• To end this section on creativity Brook read a quote by C.S. Lewis from his book “The Weight of Glory.” It reads, “The books or the music in which we thought the beauty was located will betray us if we trust to them; it was not in them, it only came through them, and what came through them was longing. These things-the beauty, the memory of our own past- are good images of what we really desire; but if they are mistaken for the thing itself they turn into dumb idols, breaking the hearts of their worshippers. For they are not the thing itself; they are only the scent of a flower we have not found, the echo of a tune we have not heard, news from a country we have never yet visited.” 

  • “Creativity is a vehicle for mystery, a bridge to epiphany, a holy task, and a stewarding of grace.” 


Songwriting Part 1 -Songwriting Climate and Elements of Song  Time: 14:21-18:42


  • When we are aware of both our inner and external environments and that they affect our writing and we are intentional in that it creates a great foundation for entering into the process.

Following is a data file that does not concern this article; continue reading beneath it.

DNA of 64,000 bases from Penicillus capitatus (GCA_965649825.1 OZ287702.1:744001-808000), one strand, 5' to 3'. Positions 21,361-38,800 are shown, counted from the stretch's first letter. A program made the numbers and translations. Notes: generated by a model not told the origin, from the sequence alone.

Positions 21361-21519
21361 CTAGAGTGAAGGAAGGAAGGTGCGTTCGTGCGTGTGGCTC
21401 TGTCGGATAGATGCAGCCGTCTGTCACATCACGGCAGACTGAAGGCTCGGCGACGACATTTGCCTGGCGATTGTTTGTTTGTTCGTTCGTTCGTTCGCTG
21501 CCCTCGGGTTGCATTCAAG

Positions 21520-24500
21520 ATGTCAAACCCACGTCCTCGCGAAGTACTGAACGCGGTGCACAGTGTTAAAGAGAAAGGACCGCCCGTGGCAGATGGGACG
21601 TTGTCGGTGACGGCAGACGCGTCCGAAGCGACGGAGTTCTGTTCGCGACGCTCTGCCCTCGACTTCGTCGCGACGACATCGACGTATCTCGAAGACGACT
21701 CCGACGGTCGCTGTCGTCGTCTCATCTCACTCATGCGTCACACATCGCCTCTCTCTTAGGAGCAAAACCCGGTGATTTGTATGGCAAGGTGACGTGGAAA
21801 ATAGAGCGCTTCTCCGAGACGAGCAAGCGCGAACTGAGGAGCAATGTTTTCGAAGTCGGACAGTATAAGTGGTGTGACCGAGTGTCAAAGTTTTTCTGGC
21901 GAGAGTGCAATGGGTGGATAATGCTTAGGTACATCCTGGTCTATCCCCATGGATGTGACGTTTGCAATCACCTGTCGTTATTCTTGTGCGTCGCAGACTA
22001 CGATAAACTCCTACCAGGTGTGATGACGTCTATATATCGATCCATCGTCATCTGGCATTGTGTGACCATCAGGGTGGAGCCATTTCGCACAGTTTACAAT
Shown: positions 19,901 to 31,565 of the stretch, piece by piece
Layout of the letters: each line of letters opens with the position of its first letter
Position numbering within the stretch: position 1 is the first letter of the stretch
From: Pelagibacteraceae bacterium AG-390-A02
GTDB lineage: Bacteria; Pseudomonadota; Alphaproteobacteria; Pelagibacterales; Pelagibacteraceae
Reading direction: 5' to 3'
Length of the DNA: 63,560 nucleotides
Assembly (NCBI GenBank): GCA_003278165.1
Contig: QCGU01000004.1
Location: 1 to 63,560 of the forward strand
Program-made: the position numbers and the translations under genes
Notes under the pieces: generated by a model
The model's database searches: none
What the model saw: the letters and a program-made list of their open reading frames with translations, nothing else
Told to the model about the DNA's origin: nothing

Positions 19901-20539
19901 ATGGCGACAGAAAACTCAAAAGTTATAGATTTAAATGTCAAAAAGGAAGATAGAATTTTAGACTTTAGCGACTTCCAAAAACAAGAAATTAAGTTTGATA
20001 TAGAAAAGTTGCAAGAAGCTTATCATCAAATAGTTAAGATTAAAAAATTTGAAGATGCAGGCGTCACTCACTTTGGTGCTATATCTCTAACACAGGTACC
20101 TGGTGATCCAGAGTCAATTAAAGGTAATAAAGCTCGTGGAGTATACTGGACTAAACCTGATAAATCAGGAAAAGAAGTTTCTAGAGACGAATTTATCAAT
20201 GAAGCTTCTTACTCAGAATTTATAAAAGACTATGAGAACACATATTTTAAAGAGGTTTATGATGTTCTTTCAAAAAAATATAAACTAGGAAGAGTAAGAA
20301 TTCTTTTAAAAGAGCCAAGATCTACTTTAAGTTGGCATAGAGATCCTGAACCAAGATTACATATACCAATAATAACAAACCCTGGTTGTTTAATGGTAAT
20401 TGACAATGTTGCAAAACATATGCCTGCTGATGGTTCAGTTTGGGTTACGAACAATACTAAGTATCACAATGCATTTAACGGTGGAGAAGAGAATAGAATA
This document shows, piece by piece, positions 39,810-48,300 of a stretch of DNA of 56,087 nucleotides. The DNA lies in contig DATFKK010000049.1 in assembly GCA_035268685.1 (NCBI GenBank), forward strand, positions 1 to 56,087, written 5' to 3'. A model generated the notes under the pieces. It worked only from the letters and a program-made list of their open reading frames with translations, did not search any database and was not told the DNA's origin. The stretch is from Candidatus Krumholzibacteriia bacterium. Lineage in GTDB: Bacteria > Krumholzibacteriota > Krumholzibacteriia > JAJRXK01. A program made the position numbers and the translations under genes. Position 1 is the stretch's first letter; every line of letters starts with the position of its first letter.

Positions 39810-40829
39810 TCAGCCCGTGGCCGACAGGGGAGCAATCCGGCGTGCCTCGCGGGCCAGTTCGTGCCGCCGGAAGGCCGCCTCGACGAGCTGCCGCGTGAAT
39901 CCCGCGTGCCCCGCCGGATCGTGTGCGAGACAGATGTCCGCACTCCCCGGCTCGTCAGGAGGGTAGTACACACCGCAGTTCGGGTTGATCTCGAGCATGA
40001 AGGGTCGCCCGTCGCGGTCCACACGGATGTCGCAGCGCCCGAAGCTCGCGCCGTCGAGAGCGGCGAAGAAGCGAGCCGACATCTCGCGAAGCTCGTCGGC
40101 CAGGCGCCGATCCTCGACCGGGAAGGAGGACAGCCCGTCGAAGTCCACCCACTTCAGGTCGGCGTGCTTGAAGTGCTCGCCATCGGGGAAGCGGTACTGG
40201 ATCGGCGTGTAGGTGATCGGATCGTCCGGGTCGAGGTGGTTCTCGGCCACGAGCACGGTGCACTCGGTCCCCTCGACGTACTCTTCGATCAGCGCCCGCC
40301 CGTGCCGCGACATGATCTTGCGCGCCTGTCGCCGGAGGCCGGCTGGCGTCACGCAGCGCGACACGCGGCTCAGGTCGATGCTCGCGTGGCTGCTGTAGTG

• “The atmosphere that influences your songs: internal, external, spiritual, practical, your world view, your motives, your issues, indelibly mat on everything you create in your life whether that’s a conversation, or a song, or a tweet. They come through the filter of who you are. So understanding the filter of who you are and the atmosphere and the environment of your inner self and your outward environment is really important, an important place to start.”

  • A metaphor that Brooke only uses because you will remember it is songs are like poop. “You get out what you put in. You will reap what you sow.” “You have to be aware of what you’re feeding yourself.”

  • The answer to getting more scripture in your songs is to put scripture in you. 

  • “If something affects your soul it affects your art.”

  • “[Be] aware of the time and space that you’re most creative in. . . . One of the keys to developing songwriting is to push beyond what’s comfortable for you and to exercise the things that are weak.” Also, be aware of what helps you, maybe that is a new notebook or a special pen. “Be aware of the rest of your environment, your church, your spiritual community, your inner life, the conversations that you are having with people. All of that contributes.”

  • Identify your tools and use those tools. 


Songwriting Part 2 -Process, Inspiration, Beginning, Craft, etc. Time: 18:42-50:25


  • “The elements of the song: melody, lyric, harmony, and rhythm.”

  • “. . . melody and lyric are like the XY chromosomes of a song.”